Chronic Obstructive Pulmonary Disease (COPD) is now one of the top three causes of death worldwide and 90% of these deaths occur in low- and middle-income countries.1 A Chinese national cross-sectional survey study reported that the prevalence of spirometry-defined COPD in people aged 40 years or older was 13.7%, indicating a disease burden of approximately 99.9 million in China.2 Thus, the early diagnosis and proper management of this very large population are great challenges for the Chinese health care system. Patients swarming to high-tier hospitals in large cities consume a large number of high-quality medical resources, which increases medical expenses and inconveniences local residents.

Therefore, in 2015, the Chinese government began to promote “tiered medical services”, in which diseases are graded by severity, clinical features, difficulty of treatments and so on. Hospitals in different tiers are required to undertake the treatment of diseases in different grades. The tiered medical system is an important component of China’s medical reform, aiming to rationally allocate medical resources. Public hospitals are integral components of China’s health care system, and all public hospitals were graded into three tiers according to the scale of the hospitals, scientific research direction, talent and technical strength, medical hardware and equipment, etc. Community hospitals are primary hospitals that directly provide the comprehensive services of medical treatment, prevention, rehabilitation and health care to the community. Second-tier hospitals are regional hospitals that provide health services across several communities and are regional medical technology centers. Teaching hospitals are medical centers that provide comprehensive medical treatment and have teaching and research capabilities. Patients can select hospitals according to their own condition, and referrals can also be made between hospitals of different tiers. In general, higher tier hospitals are associated with more severe disease conditions. However, this concept has not been ideally implemented for COPD diagnosis and management in China.

Accordingly, these characteristics of COPD patients and the diagnosis and treatment preferences of doctors in hospitals in different tiers need to be identified. This study is also designed to explore the gaps between the current management capacity of Chinese doctors and the requirements of international guidelines, and to develop new approaches to improve tiered medical services for Chinese COPD patients.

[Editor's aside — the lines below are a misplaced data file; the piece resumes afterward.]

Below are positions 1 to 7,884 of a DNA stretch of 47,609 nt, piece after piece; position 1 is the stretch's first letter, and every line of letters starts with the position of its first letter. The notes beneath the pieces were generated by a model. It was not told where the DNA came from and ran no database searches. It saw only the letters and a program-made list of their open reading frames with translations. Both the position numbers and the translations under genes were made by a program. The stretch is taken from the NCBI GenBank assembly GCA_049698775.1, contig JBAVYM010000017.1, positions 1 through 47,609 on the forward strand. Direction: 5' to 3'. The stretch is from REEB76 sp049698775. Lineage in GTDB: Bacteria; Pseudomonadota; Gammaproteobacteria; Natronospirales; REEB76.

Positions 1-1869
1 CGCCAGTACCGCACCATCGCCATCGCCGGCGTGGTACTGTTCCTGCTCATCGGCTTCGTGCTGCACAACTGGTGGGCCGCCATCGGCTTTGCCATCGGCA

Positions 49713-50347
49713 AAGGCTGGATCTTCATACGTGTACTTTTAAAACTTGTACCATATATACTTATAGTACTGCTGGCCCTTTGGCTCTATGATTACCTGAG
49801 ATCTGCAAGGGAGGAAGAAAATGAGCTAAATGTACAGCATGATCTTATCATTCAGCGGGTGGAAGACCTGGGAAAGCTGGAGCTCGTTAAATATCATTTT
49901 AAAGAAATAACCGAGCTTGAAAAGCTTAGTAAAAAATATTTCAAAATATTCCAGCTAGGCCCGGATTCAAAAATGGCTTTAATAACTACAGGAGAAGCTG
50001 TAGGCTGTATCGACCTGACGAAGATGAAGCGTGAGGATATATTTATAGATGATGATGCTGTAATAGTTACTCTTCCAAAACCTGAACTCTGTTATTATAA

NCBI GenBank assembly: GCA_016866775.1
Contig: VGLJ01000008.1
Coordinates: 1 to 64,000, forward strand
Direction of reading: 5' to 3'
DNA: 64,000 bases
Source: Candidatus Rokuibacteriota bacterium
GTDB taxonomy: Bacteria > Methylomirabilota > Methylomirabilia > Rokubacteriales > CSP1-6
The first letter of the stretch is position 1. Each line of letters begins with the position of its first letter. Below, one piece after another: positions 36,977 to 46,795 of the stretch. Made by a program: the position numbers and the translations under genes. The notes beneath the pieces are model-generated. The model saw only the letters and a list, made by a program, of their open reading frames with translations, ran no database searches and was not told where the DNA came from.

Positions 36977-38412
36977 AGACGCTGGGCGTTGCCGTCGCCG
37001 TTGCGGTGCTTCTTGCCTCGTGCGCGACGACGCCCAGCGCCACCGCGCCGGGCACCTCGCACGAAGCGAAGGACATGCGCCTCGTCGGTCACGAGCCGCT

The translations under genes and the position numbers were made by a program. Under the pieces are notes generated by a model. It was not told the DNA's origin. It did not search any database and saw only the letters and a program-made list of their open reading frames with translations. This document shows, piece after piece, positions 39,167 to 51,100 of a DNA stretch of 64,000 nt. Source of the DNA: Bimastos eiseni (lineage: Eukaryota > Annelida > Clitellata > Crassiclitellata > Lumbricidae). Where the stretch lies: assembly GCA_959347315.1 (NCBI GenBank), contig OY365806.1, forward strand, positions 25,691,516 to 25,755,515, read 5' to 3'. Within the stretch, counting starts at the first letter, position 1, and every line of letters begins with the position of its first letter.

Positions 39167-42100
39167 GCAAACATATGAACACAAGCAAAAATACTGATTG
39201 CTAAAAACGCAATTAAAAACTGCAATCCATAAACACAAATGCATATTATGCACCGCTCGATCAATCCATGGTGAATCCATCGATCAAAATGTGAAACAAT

Materials and Methods

Study Design and Subjects

This was a cross-sectional study. Adult subjects (≥18 years old) diagnosed with COPD were consecutively recruited from the clinics of 8 hospitals in Shanghai and Suzhou from July 2017 to December 2018. These 8 hospitals included one teaching hospital (Zhongshan Hospital, Fudan University), three second-tier hospitals (Qingpu branch of Zhongshan Hospital, Punan Hospital, Taicang First Peoples Hospital) and four community hospitals (Nanmatou Community Hospital, Jinze Community Hospital, Zhaoxiang Community Hospital, Waitan Community Hospital).

All the subjects had been diagnosed with COPD before, and the diagnosis was confirmed by clinicians. The patients had symptoms such as dyspnea, chronic cough or sputum production, and/or a history of exposure to risk factors for COPD. A pulmonary function test (PFT) is required to make the diagnosis in this clinical context, and a post bronchodilator forced expiratory volume in one second (FEV1)/forced vital capacity (FVC) less than 0.70 confirms the presence of persistent airflow limitation and indicates the presence of COPD in patients with appropriate symptoms and predisposing risk factors.1

All patients were recruited in stable condition, which was defined as no exacerbation or respiratory tract infection for at least one month before enrollment. We excluded subjects who were pregnant or breastfeeding or had chronic unstable diseases of other systems or malignancies.